He went through a stage when he was really bad and I was so upset and getting to the point where I didnt want to take him anywhere where there was kids present.
Thankfully the bad rage stage has passed, he will still occasionally hit and throw a massive tantrum but its nothing like he used too.
I hope your son will get over this stage quickly too.
Posted 26 March 2012 - 08:07 PM
In regards to his new bed I think it would be a good idea to move his cot into his room and sleep him in the cot until he gets used to the idea of the big boys bed. Even trialing sleeping in the new bed only for day sleeps for a little while then perhaps transferring him for night sleeps from his cot while he is asleep for a few nights this may make the transition less stressful for him, even if you just sit on the bed and read him a book is good too. Sometime with little kids who don't have great communication skills yet, gradually change overtime not overnight is better, once they feel safe and actually understand what is going to happen or go on then they should be more accepting
Posted 26 March 2012 - 08:24 PM
I've had some similar episodes with my 22mo DD. albeit prob less extreme.
From what I've read the 18-24mo period can be the most challenging despite the bad rap the terrible 2's get
She's coming out the other side of it already and it only went on for a little while. There are glimpses of it now and then but it's all getting more and more a distant memory.
So there's some hope.
Here's a couple of things that worked for her. I'm NO expert and I had days where I just thought I was doing every thing wrong, so just take this with a grain of salt. bearing in mind I'm 30w pg.
When she'd throw herself down I'd make sure she was in no real danger but I wouldn't pick her up. She just struggled more. Afterwards if she came to me for comfort I'd happily give it.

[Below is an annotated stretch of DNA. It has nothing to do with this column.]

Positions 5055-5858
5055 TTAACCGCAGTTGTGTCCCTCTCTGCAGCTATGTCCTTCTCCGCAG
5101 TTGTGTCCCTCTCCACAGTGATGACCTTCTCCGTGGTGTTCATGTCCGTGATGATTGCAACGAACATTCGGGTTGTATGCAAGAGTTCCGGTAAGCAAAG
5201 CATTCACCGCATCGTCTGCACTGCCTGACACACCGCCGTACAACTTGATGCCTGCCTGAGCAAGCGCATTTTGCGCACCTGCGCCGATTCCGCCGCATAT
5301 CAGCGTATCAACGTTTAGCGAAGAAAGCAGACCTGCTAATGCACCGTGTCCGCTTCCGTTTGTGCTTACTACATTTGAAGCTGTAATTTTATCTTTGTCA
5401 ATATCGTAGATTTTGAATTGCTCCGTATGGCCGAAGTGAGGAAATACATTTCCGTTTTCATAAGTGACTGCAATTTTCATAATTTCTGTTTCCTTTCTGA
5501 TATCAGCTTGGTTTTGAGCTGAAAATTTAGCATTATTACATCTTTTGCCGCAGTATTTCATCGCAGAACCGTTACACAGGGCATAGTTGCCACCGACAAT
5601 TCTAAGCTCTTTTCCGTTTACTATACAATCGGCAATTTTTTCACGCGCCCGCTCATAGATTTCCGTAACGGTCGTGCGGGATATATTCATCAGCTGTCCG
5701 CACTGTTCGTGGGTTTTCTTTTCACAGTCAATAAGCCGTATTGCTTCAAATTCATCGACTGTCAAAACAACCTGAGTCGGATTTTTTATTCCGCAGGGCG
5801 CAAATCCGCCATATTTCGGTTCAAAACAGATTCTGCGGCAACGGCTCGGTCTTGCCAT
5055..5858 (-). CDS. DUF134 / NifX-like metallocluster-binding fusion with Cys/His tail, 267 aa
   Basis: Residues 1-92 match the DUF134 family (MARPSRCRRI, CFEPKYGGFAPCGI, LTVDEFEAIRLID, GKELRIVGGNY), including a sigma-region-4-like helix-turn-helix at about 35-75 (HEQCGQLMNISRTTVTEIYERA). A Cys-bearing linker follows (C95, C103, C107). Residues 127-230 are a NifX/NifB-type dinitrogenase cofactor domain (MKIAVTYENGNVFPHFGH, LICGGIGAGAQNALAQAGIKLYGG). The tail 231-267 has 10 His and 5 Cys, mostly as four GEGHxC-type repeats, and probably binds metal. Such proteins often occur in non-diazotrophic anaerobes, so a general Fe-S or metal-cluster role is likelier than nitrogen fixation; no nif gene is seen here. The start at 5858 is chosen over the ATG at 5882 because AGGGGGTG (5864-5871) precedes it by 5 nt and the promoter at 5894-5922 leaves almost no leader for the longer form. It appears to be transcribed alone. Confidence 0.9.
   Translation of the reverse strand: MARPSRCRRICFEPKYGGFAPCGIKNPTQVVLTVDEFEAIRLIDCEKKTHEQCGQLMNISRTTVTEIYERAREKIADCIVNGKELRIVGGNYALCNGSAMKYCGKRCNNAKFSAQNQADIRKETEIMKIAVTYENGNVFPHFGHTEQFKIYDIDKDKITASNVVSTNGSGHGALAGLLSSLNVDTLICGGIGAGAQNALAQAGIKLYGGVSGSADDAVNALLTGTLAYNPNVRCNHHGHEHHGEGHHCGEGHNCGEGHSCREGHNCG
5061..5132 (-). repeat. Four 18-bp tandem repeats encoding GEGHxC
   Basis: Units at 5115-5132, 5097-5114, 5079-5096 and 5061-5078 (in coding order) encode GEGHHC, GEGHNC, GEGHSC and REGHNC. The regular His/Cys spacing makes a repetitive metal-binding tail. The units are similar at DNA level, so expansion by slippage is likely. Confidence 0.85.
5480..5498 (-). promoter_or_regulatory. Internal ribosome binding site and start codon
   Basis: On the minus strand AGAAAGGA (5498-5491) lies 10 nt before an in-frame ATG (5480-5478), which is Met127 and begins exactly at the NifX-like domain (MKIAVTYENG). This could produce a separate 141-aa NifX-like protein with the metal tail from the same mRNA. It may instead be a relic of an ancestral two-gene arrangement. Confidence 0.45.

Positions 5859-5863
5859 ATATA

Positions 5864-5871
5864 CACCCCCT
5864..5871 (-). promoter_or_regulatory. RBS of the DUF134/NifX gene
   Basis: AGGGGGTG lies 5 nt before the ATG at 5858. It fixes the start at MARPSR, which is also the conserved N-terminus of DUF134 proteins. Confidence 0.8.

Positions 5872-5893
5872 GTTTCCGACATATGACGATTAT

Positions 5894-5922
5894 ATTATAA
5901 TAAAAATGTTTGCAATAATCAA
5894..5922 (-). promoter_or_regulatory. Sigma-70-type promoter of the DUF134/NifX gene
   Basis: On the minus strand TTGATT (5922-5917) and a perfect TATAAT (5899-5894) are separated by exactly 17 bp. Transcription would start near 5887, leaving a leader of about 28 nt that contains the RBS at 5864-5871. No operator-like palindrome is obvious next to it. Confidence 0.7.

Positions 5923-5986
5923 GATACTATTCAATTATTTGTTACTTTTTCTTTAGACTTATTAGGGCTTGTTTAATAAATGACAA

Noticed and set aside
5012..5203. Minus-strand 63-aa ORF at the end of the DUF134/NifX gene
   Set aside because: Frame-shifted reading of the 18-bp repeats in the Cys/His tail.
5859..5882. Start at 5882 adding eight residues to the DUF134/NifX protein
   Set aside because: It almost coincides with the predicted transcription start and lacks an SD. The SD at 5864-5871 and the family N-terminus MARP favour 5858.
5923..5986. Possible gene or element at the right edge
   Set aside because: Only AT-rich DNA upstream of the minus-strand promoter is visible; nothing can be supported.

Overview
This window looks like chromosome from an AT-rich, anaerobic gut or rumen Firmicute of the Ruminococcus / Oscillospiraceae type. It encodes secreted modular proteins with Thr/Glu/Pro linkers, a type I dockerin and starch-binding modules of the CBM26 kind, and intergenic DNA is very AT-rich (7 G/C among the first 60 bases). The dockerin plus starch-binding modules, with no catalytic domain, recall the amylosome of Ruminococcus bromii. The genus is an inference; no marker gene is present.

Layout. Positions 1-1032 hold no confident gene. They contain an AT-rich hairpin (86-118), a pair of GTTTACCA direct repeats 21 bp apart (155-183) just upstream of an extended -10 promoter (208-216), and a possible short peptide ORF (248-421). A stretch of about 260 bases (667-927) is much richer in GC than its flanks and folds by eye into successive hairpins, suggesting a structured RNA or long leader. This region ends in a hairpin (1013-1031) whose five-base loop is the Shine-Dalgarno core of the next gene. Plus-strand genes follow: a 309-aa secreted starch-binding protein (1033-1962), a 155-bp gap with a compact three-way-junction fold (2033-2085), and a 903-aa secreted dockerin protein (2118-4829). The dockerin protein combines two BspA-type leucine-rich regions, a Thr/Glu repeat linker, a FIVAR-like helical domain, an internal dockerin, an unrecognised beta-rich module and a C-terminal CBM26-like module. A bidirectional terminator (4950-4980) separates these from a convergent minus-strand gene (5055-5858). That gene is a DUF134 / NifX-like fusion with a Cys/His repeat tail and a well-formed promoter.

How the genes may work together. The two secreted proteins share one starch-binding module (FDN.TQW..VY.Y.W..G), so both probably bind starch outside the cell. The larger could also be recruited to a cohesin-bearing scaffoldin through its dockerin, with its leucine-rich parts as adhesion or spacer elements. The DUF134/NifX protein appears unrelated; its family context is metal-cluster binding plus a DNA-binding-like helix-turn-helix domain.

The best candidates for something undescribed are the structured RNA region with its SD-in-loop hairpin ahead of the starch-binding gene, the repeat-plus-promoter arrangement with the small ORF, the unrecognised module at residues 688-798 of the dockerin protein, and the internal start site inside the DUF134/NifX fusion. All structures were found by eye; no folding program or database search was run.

I tried to think of it as her struggling with feelings she couldn't deal with. It helped my frame of mind.
Id tell her what behaviour I was unhappy with. I'm very conscious of not saying its her that's unacceptable it's the action. I don't know why. It's just how I verbalized it.
I tried to avoid triggers if I could. Slowly I've started reintroducing things and they don't seem to be triggers any more.
Even though it felt like a lifetime it wasn't. But I so feel your pain.
My Dd has just gone in to a big bed too. I had no choice but to put her in as she could climb out in he sleeping bag. But I did have the cot and singled in together for a week as a pp suggested. Then this last week we've moved her in to her big girl room with her bed and blankets etc. she coped well ith the change in the end but there was one midnight tantrum and. Though what the hell have we done. But, that too passed.
It WILL be ok and I honestly don't believe it's in any way an indicator of future behaviour. But that's just me.
Posted 27 March 2012 - 08:41 AM
It WILL be ok and I honestly don't believe it's in any way an indicator of future behaviour. But that's just me.
i completely agree.
Posted 27 March 2012 - 08:53 AM
Both my kids have gone through this and come out the other side
Posted 27 March 2012 - 09:03 AM
Sounds like a start of the toddler tantrums to me. DD can get like that but thankfully as her talking gets better it has lessened as she can communitcate better.
How is his talking? You might find as he learns to talk more, it will get better. Daycare have the great saying of 'use your words' with the toddlers to encourage them to say what is wrong instead of having a complete melt down. They seem to need to use it more with the boys who tend to act out instead of talking.
With DD I find distraction helps, I try and take her mind off whatever is getting her upset or worked up. Other times if she is thrashing about on the floor I just ignore her and she eventually stops when she realises it itsn't getting her anywhere